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Numaligarh refinery expansion: Not needed
Jul 02: Numaligarh refinery is awaiting government sanction for a Rs 20,000 crore refinery.
8It has sought an excise duty concession, capital subsidy and big set of incentives from the state government to ensure project viability.
8Even though the company remains hopeful of a sanction, there are many, including this website, who are skeptical about investing in a subsidy-driven refinery in the North East of India.
8When last heard, a 6 MMTPA refining capacity was sought to be built with a stiff doze of capital subsidy and an excise duty relief running up to a whopping Rs 8400 crore a year! The figures have since been fine-tuned to make them more platable but yet they will be unacceptably high.
8When the refinery is expanded, most of the the extra capacity will only cater to demand originating outside of the North East. The industrial climate in the region is poor and it is unlikely that enough demand for petroleum products will be created there to keep a 9 MMTPA refinery going. There are three other refineries already operational in Assam and jostling for market share. Then again, what is the point of importing crude via a pipeline all the way from the East Coast, and then taking finished products back, perhaps for the same distance to the mainland through a pipeline that will run parallel to the one importing crude?
8The question that immediately comes to mind is why is the government entertaining such a preposterous demand. The only plausible answer is that the Modi led BJP government may see it as a sop to the industry-deficient and militancy ridden North East of India. This was exactly the logic on which the existing refinery was set up when Rajiv Gandhi signed the Assam Accord with the agitating All Assam Students Union in 1984.
8But a lot of a water has flown down the Brahmaputra since then. It is stagnating crude production from the Assam fields that has prompted BPCL, Numaligarh's mother company, to suggest a 1,350 km crude import pipeline all the way from Paradip to feed the refinery expansion. It is also a well established fact that a state-of-art refinery employs very few people and the Numaligarh refinery per say had little or no economic linkages with the rest of Assam's economy. More so, as no refinery related ancillaries have come up in Assam.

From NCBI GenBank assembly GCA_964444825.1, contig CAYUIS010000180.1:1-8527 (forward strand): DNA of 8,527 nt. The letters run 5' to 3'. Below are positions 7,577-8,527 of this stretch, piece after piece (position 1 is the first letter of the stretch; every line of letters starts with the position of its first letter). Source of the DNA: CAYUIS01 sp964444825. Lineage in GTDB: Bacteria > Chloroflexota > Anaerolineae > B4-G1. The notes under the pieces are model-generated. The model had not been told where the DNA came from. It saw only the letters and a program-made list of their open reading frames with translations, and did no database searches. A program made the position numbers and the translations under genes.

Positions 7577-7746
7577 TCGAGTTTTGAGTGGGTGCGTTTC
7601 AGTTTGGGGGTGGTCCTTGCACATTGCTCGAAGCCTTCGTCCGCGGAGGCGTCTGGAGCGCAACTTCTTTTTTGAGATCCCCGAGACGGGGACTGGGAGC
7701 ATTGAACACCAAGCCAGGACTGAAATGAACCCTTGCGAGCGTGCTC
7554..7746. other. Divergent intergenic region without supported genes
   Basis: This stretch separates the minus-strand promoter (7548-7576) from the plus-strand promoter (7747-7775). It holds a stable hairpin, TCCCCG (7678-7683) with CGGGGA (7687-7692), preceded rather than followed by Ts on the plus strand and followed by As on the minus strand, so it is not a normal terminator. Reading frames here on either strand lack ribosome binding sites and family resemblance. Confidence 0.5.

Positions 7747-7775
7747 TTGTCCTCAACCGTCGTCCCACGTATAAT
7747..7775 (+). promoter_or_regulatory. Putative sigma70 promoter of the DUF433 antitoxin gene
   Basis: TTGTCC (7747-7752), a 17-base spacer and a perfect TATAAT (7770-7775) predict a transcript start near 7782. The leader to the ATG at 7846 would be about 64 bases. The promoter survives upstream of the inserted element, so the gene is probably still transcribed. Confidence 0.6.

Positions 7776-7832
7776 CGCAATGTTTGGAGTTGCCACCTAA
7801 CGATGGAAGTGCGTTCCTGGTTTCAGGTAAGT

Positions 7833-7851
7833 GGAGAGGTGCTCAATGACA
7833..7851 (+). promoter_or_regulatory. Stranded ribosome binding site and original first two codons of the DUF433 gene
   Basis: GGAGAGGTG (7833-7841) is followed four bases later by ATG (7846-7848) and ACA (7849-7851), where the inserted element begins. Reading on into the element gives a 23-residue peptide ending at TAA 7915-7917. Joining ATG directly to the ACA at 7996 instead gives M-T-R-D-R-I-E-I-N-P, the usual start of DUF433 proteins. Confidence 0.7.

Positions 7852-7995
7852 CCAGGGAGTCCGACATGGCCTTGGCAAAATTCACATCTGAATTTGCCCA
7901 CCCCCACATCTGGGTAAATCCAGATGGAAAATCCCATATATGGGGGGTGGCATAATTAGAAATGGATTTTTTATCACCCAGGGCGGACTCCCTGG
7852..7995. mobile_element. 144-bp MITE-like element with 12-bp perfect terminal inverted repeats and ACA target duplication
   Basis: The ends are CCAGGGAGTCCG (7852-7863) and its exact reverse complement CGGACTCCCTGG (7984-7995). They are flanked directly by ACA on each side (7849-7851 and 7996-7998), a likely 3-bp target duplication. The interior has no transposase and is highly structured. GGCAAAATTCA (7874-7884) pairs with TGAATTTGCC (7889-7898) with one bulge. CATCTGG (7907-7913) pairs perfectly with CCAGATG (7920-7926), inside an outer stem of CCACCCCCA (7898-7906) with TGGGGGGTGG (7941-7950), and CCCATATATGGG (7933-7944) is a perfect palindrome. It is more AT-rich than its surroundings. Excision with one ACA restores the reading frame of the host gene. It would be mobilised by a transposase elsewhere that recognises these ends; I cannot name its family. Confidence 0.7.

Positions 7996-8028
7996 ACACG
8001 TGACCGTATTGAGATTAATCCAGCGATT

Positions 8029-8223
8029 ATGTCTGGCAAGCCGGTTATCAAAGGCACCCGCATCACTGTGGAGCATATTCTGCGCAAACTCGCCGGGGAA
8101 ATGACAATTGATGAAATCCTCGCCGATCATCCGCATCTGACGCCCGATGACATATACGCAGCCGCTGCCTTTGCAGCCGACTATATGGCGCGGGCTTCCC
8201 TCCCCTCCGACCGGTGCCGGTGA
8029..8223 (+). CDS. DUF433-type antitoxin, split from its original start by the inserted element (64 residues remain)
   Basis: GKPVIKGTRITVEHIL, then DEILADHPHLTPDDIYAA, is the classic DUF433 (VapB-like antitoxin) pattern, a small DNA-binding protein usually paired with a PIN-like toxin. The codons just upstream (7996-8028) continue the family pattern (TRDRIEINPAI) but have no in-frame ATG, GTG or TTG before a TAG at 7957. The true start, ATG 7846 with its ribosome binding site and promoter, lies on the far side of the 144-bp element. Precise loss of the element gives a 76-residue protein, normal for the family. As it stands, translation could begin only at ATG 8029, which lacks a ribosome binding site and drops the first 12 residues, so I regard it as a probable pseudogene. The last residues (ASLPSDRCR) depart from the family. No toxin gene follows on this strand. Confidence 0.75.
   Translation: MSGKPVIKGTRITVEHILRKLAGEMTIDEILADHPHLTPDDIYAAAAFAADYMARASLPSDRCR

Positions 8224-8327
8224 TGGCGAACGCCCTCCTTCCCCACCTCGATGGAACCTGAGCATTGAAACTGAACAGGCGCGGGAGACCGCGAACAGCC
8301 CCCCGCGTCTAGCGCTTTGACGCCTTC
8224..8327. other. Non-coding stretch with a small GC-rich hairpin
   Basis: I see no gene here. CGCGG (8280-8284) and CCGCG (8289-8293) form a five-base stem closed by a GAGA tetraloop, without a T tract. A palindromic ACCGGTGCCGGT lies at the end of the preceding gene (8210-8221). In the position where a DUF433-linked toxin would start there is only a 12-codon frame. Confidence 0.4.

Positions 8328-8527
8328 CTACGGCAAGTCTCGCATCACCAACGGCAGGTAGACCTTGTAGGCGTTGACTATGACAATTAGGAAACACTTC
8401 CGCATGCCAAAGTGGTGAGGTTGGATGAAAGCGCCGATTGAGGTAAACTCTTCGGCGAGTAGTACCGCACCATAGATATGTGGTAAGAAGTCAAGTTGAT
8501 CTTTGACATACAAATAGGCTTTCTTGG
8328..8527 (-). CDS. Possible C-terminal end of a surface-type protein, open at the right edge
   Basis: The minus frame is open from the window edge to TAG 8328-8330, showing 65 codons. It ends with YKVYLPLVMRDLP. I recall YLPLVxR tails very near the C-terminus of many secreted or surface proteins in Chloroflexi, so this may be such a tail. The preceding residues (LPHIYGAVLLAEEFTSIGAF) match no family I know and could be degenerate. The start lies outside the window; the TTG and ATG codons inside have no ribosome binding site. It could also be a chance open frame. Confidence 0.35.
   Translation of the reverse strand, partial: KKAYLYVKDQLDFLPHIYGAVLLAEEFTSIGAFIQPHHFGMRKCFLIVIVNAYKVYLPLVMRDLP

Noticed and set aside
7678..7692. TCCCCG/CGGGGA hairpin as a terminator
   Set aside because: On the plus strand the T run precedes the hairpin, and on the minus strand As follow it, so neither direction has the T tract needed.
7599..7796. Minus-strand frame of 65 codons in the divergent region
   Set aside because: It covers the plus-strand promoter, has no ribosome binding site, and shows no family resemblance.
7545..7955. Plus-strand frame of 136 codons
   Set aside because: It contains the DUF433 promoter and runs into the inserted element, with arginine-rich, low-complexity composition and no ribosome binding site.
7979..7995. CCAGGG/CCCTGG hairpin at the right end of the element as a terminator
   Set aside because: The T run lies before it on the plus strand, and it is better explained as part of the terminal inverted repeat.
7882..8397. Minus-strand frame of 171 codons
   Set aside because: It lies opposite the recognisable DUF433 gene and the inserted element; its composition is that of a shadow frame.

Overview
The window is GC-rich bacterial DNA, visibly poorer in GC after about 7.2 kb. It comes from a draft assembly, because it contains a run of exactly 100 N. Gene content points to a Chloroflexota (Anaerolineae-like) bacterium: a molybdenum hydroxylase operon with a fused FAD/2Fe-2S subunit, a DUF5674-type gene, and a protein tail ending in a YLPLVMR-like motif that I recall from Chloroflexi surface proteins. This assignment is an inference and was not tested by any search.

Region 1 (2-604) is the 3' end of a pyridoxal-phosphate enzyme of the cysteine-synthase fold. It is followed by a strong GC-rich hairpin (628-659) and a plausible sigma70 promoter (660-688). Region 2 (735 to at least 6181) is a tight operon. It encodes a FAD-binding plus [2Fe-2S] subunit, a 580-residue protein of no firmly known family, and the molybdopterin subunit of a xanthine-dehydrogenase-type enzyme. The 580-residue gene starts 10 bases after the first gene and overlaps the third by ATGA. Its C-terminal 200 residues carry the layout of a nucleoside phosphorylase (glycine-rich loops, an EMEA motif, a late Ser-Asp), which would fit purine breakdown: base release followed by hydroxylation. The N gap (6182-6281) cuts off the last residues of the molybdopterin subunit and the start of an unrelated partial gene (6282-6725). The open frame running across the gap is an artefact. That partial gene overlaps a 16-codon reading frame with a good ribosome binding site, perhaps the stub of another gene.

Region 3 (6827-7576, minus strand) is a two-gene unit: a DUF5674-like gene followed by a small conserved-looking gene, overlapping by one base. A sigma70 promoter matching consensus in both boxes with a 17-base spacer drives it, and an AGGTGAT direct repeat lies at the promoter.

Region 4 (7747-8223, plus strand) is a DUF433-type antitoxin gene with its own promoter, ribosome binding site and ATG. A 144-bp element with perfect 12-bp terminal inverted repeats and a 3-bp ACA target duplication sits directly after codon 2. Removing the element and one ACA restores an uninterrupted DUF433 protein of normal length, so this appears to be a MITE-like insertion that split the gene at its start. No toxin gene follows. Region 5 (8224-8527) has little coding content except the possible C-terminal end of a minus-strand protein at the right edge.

8Bangladesh and Myanmar are meant to be target markets for the Numaligarh refinery when its refinery capacity expands. The question is should a subsidised Indian refinery be selling petroleum products to a neighbouring country or to its own people?
8It is also a myth that Numaligarh can help sell Indian petroleum products in Myanmar. The route to Myanmar is long and torturous, and traverses difficult, militancy ridden terrain. A pipeline will be unviable given low offtake in areas bordering India and the fragile border roads will not be able to take the load of tankers ferrying MS and HSD from the plains of Assam to the Burmese border.
8Numaligarh refinery enjoys a 50% excise duty concession on its existing capacity and its GRM was an incongruous $31/bbl in 2017-18. Excluding the excise relief, the GRM came to $11/bbl.
In this context, there is absolutely no reason for grant of any kind of concession to the refinery.
8If anything, the BJP led local government should lobby with the centre that the concession that was meant to be granted to the refinery be pumped back as cash into the state to build schools and hospitals and spruce up its dilapidated infrastructure.
8It is however to be noted that all central governments become a little weak-kneed when it comes to dealing with the North East. Manmohan Singh, before he demitted office, forced GAIL to set up a subsidized petrochemical cracker unit in Dibrugarh, in the easternmost foothills of the Himalayas. The central government continues to foot its capital and fuel subsidy bills.
8The Numaligarh refinery proposal may still elicit a sanction from New Delhi but that will be for the wrong reasons.
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